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How Does One Pay Off Their HELOC?

How to pay off your HELOC? That's the question on many people's minds these days. Since 2010, the percentage of homeowners with home equity lines of credit (HELOCs) has increased significantly as home equity soars past the $8 trillion mark.

Tapping into that equity is not without risks, but it can help you avoid foreclosure. At the same time, you turn your finances around by paying off high-interest debt and using the HELOC money to buy down your principal balance on your mortgage.

How to pay off your HELOC? You'll need a plan that includes living within your means, cutting spending, and increasing income, as well as knowing how much you can afford to pay each month toward the HELOC and what you can afford to do after that.

Here's how you should approach it:

Use the HELOC as a checking account

A HELOC is best used as a checking account. After all, the money is yours. Use it for regular expenses such as utilities and property taxes. You don't have to worry about being charged an insufficient funds fee or an overdraft penalty.

You can make periodic withdrawals when you need to pay for unexpected expenses and then pay yourself back over time. Just remember not to spend more than you have!

Before you do this, it's important to first assess your spending habits and determine how much money you can put toward your debt each month. After all, the faster you pay it off, the less interest you'll end up paying in the long run.

Once you've worked out a payment plan, get everything set up so that your payments are automatically drafted from your bank account or paycheck every month.

Put your paycheck into the HELOC as a direct deposit

If your company offers direct deposit of payroll checks into another bank account, set up direct deposit into your HELOC instead of your checking account. The interest rate on most HELOCs is much higher than what you'd get from any traditional bank.

Direct deposit also ensures that one less bill will be arriving each month because those payments go directly from your employer straight to the lender. By redirecting your paycheck into your HELOC, you'll probably never even miss them.

Renegotiate a new HELOC with a lower interest rate

Renegotiating a new HELOC with a lower interest rate can be a great way to save money and repay the debt faster. If you have seen your home value go up, then it is possible to renegotiate the terms of your existing HELOC.

If you're behind on any of your payments or if you're only putting minimal amounts toward paying down the principal, then there's little reason for the bank to lower your rates at this time. But if you've been paying consistently on time, then it's worth a try!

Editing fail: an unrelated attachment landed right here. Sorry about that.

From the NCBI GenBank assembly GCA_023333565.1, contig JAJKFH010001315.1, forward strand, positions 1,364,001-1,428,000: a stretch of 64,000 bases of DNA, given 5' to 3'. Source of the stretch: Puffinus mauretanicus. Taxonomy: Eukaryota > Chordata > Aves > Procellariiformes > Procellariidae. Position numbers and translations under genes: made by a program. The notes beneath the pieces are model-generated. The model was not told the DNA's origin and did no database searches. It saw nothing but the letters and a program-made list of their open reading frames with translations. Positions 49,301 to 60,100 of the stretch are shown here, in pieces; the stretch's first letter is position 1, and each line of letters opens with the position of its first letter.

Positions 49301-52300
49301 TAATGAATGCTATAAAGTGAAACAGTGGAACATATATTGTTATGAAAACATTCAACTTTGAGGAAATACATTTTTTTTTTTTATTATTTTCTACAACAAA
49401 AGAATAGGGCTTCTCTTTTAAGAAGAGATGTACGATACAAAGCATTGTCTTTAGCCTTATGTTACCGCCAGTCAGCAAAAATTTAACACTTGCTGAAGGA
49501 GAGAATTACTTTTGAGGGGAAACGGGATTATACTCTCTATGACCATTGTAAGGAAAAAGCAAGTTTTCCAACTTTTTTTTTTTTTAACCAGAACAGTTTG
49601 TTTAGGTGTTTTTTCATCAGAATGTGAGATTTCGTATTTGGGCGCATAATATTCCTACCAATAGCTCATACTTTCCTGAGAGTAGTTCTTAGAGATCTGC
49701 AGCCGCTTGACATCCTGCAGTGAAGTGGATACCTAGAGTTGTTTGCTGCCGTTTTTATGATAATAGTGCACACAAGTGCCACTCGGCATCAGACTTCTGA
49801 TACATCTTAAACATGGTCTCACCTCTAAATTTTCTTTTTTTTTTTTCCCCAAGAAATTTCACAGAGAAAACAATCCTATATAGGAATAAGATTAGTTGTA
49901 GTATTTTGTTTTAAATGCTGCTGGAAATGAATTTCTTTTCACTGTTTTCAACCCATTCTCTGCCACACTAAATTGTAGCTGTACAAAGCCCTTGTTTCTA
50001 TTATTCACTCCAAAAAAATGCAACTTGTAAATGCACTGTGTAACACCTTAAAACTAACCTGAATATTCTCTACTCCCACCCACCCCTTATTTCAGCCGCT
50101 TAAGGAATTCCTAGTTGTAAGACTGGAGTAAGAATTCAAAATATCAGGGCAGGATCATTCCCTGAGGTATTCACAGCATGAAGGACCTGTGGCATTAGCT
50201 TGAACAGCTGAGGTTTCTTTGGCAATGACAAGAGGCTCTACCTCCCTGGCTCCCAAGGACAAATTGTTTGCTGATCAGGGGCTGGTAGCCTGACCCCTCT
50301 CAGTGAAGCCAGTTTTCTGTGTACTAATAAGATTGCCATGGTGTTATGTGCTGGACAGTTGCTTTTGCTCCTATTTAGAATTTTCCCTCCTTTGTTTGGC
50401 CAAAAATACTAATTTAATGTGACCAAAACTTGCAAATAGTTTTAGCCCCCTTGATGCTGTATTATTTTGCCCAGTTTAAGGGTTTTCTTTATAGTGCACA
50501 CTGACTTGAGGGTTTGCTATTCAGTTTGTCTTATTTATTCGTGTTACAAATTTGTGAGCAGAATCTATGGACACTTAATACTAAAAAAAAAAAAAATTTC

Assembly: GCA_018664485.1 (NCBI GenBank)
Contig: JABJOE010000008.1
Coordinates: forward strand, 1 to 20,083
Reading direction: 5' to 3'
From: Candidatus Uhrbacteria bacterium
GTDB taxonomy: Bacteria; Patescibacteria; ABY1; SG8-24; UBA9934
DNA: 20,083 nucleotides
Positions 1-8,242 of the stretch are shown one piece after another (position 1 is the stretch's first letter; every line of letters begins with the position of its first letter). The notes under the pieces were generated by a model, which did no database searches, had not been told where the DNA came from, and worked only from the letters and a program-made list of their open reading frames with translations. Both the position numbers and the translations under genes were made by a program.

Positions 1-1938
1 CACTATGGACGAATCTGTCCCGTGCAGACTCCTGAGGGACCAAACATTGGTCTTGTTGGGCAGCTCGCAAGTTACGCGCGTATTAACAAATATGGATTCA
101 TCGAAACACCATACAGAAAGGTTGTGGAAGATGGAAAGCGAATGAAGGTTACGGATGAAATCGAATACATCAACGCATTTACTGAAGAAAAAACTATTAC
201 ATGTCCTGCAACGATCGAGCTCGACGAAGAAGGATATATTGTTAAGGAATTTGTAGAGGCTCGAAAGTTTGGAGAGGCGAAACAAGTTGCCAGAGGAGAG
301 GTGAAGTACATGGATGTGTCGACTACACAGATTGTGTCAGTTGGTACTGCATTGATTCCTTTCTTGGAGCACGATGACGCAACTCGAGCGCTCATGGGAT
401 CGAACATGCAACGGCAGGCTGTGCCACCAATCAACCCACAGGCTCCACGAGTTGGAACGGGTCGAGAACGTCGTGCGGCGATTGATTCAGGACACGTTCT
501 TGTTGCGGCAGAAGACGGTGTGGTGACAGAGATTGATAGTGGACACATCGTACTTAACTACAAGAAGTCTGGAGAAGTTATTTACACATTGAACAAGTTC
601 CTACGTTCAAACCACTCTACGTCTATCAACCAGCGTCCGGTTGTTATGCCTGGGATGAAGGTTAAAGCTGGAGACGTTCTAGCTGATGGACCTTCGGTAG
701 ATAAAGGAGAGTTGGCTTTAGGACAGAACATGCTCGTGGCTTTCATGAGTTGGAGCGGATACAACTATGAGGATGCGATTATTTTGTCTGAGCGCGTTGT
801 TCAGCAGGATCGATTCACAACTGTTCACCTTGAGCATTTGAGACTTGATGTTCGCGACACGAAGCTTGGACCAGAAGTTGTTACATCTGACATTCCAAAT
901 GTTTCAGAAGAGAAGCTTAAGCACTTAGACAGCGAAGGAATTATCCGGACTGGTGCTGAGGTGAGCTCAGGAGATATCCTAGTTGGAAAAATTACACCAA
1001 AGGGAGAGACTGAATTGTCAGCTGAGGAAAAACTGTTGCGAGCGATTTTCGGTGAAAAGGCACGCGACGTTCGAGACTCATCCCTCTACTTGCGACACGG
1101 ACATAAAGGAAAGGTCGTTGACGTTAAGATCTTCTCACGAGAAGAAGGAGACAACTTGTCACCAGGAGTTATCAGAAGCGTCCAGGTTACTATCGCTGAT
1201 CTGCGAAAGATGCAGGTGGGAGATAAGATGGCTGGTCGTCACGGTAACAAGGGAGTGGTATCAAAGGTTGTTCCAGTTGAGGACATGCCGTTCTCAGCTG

Investment adviser giving a presentation to a smiling young couple seated at her desk in the office

Pay extra on your bill each month

When money loses value — which happens over time — a dollar today provides less buying power than a dollar tomorrow. So when you're repaying debt, the sooner you make extra payments, the more you gain from inflation's eroding effects over time.

Let's say that you have an existing $100,000 home equity loan with a 4 percent interest rate over 30 years. This means that the monthly payment is $302.50. If you decide to pay extra each month, you can use any of the methods below to make additional payments.

You could choose to make one additional payment per year (i.e., 12 payments in a year and then one final payment). Or you could choose to make monthly payments of $375 for 15 months and then continue with your regular monthly payments until it is paid off.

These figures are based on an interest rate of 4 percent over 30 years. Your actual interest rate will vary depending on the length of the loan and your credit score.

Pay off your credit card balances to improve your credit score (helps you renegotiate a better HELOC)

Make a plan to pay off your credit cards. There are two reasons for this. First, having a lot of credit card debt can negatively impact your credit score. Second, paying down a large amount of debt can give you some financial breathing room.

You may get a lower interest rate on your HELOC once you've paid down balances on all those cards in your wallet. Paying off debts sooner rather than later is also helpful for gaining control over your finances and freeing up cash flow.

To be sure, using too much of your available credit makes lenders nervous — they're afraid you won't pay them back — and thus hurts your ability to secure new lines of credit, like an auto loan or home equity line of credit (HELOC).

That's why it's smart to use no more than 30 percent of the available credit on all of your cards combined –– if not less. If you have $10,000 in available credit, you should use no more than $3,000 per month on average –– regardless of how much money you make or how much cash you have in the bank.


You can pay off your HELOC in less time than you might think!

With over 50 years of mortgage industry experience, we are here to help you achieve the American dream of owning a home. We strive to provide the best education before, during, and after you buy a home. Our advice is based on experience with Phil Ganz and Team closing over One billion dollars and helping countless families.

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